1. Talk to someone. This is the most important step you can take. Sitting alone with your thoughts in this state is dangerous, and if not for my amazing family I would have been alone. Speak to family, friends, or professional help. No matter what find someone to reach out to.
  2. Find a Creative Outlet. This for me has included various things, such as writing and reading, blogging, photography, videography, playing video games and so much more. Perhaps art or design is your outlet. Find something to occupy your mind.
  3. Health. Eat healthy food, exercising or moving in general can help with your depression.
  4. Seek Help. If the depression is overwhelming, seek help from a professional. Don’t let others tell you differently. Ignore those who support the stigma around mental health. Take control and find someone to help you. They can either prescribe the right medication for you, help you find natural ways of coping or talk you through the process. A great way to do this is to find a psychiatrist, which thanks to my friends at BetterHelp you can do by clicking the link here.    https://www.betterhelp.com/advice/psychologists/reasons-to-choose-an-online-psychiatrist/

Thanks so much everyone for listening. If you’d like to know more about my mental health journey or other’s who struggle with it and how they cope, leave a comment below and share this post on your social media sites. Thanks to my friends at BetterHelp for the link to this amazing resource, and I will talk to you all in the next post.

The Basics of Bipolar Disorder (Guest Post)

Hi there my friends. I’m honored to once again be hosting a guest post from the incredible website BetterHelp. The post they’ve put together for you guys is near and dear to my heart, as Bipolar Disorder affects someone I love and care for dearly. I may talk about that in a separate post, but for now I hope this post will help anyone suffering from Bipolar Disorder or anyone who knows and loves someone suffering from Bipolar Disorder. Take special care to read the article and click the links, especially if any of you feel you need help in this regard. Thank you once again to BetterHelp for this amazing guest post, and I hope you all will enjoy it.

Anthony Avina

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You may know it as manic-depressive disorder, but it is typically now referred to as bipolar disorder. This is a serious mental health disorder that affects close to three percent of the United States population. Bipolar disorder is a double-edged sword in that it causes both severe depression and mania or hypomania, which is an extremely high mood. There are several types of bipolar disorder, including bipolar I, bipolar II, and cyclothymia.

Bipolar I Disorder

Bipolar I disorder is characterized by having at least one manic episode that lasts at least seven days and is followed by a depressive or hypomanic episode. Those with bipolar I disorder can also have psychosis, which is a period when emotions and thoughts are impaired so much that you are no longer able to tell what is real and what is not real. This sometimes includes hallucinations.

Bipolar II Disorder

This condition consists of having more than one period of depression and a period of hypomania but no manic episode. Hypomania is a less severe type of mania that causes some manic episodes but you can still perform your daily activities. Many people with bipolar II disorder are mistakenly diagnosed with depression because they do not consider the hypomania a part of the disorder.

Cyclothymic Disorder

Cyclothymic disorder, or cyclothymia, is a milder type of bipolar disorder. With this disorder, you will have both depression and hypomania on and off for several years but it will not get severe enough to affect your daily life. It is called cyclothymic disorder because you cycle through high and low emotions over and over again. This condition is rare and only affects less than one percent of the American population.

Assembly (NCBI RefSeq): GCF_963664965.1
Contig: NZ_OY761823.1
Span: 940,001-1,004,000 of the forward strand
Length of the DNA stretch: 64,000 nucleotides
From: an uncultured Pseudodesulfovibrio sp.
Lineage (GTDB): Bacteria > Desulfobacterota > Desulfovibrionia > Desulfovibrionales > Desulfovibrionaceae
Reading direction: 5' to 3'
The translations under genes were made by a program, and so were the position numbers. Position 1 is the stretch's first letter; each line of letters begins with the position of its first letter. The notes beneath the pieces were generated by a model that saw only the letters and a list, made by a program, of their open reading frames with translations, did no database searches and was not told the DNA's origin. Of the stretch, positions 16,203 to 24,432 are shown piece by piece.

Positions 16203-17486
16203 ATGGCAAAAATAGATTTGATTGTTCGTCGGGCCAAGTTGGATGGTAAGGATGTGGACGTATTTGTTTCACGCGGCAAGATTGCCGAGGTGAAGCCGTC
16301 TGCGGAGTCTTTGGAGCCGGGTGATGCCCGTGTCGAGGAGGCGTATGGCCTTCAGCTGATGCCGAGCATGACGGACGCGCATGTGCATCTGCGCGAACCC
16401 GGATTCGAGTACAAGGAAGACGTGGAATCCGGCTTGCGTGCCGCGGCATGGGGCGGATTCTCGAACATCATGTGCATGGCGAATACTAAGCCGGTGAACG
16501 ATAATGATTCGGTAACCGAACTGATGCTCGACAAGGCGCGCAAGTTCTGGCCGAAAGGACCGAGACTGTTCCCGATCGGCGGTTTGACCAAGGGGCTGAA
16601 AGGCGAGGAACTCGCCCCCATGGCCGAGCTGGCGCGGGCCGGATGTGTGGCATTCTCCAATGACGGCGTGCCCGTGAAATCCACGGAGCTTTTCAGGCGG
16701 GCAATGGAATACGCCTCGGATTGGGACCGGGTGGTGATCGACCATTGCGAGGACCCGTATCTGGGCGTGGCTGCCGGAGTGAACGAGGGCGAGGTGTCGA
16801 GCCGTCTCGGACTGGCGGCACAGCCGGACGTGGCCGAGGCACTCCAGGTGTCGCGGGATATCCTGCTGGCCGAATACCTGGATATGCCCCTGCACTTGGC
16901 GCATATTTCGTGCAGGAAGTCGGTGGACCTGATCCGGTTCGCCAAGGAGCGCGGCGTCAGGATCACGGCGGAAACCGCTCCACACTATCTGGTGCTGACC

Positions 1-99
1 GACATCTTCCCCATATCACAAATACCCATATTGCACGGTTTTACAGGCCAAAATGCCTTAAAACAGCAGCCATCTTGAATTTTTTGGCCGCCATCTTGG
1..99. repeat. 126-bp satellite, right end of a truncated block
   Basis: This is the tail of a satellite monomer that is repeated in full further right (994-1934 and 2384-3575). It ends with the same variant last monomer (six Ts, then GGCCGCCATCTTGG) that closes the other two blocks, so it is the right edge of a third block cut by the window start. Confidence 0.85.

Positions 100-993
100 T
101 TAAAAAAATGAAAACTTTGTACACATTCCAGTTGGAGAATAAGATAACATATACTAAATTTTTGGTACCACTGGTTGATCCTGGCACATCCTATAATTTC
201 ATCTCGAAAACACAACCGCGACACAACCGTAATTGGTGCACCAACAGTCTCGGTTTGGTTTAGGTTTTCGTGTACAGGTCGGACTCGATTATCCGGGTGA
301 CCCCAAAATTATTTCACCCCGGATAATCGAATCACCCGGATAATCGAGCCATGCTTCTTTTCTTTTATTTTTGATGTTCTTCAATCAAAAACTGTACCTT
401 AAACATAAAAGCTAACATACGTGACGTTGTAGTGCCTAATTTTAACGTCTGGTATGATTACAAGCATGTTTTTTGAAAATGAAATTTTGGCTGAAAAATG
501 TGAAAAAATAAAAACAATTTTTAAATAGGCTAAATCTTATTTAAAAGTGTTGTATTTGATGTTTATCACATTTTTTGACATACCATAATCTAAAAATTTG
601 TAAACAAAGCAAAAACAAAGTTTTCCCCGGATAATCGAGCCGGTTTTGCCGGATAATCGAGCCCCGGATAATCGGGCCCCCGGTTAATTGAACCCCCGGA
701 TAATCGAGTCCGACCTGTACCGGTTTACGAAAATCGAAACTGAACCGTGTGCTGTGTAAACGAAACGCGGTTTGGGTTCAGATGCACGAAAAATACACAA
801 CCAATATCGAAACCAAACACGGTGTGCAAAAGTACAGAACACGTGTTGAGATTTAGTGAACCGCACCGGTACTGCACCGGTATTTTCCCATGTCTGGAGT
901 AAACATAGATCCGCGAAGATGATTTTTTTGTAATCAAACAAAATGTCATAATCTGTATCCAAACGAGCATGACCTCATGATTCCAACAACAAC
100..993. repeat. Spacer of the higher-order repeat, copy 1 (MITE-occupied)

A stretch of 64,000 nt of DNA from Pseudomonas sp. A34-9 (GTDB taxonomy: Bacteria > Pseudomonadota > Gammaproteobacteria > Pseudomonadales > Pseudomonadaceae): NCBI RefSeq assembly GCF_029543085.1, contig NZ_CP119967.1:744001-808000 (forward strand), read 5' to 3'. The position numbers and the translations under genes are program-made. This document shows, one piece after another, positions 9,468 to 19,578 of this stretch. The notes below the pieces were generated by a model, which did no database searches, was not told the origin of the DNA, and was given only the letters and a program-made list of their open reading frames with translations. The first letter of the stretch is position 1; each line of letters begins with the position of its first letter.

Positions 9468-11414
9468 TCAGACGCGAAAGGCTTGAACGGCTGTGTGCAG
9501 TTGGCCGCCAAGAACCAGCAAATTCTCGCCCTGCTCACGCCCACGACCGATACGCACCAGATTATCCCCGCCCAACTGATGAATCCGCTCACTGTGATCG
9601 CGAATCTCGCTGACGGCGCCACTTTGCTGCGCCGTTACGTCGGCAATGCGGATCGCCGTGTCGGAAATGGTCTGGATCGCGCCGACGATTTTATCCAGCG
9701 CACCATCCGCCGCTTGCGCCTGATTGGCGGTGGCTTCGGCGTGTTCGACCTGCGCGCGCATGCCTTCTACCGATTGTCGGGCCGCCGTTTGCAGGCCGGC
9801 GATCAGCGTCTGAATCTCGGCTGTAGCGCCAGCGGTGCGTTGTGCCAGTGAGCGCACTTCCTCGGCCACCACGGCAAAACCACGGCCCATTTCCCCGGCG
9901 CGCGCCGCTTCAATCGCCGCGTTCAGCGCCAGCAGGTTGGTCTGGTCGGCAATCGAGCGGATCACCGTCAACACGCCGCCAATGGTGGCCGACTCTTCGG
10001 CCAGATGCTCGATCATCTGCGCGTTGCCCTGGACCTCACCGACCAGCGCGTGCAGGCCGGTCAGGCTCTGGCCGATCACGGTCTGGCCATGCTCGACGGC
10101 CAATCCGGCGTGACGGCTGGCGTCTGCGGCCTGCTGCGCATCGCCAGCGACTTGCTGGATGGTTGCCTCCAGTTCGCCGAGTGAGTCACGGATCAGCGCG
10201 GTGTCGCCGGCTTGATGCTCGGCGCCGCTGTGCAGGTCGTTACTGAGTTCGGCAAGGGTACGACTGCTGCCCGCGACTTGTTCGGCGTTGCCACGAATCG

How You Can Tell if You Have Bipolar Disorder

Even though the signs of bipolar disorder can vary from person to person, there are some that are common in all patients. These symptoms include:

Mania

  • Not sleeping
  • Talking louder, faster, and more often than usual
  • Difficulty concentrating and making decisions
  • Trying to do more than you can handle (overbooking yourself)
  • Extreme behaviors such as gambling, unprotected sex, spending money that you cannot afford
  • Drinking in excess or using illegal drugs
  • Rapid thoughts

Depression

  • Feeling sad, despondent, and helpless
  • Chronic fatigue
  • Sleeping more or less than usual
  • Difficulty concentrating or making decisions
  • Eating more or less than usual
  • Chronic aches and pains
  • Anger or aggression
  • Crying bouts for no obvious reasons
  • Weight loss or gain
  • Memory lapses
  • Thoughts of suicide

Risk Factors

According to experts, bipolar disorders are genetic, but they can also be affected by environmental issues like constant and extreme stress, lack of sleep for long periods of time, addiction to alcohol or drugs, physical abnormalities in the brain, and/or chemical or hormonal imbalances.

Treatment

The treatment for bipolar disorder includes medications such as a tricyclic antidepressant, an atypical antidepressant, monoamine oxidase inhibitor (MAOI), serotonin and norepinephrine reuptake inhibitor (SNRI), or a selective serotonin reuptake inhibitor (SSRI). In addition, those with bipolar disorder should talk to a therapist on a regular basis. This is important because some of the medications can become less effective over time and your therapist will be able to tell just by talking to you if you need to switch your dosage or medication. If you do not have a therapist to talk to or you are too busy to find the time to make an appointment, you can find a professional on BetterHelp.com. Just click here to talk to someone, with no appointment necessary.

 

Marie Miguel Biography

Marie-Miguel

Marie Miguel has been a writing and research expert for nearly a decade, covering a variety of health- related topics. Currently, she is contributing to the expansion and growth of a free online mental health resource with BetterHelp.com. With an interest and dedication to addressing stigmas associated with mental health, she continues to specifically target subjects related to anxiety and depression.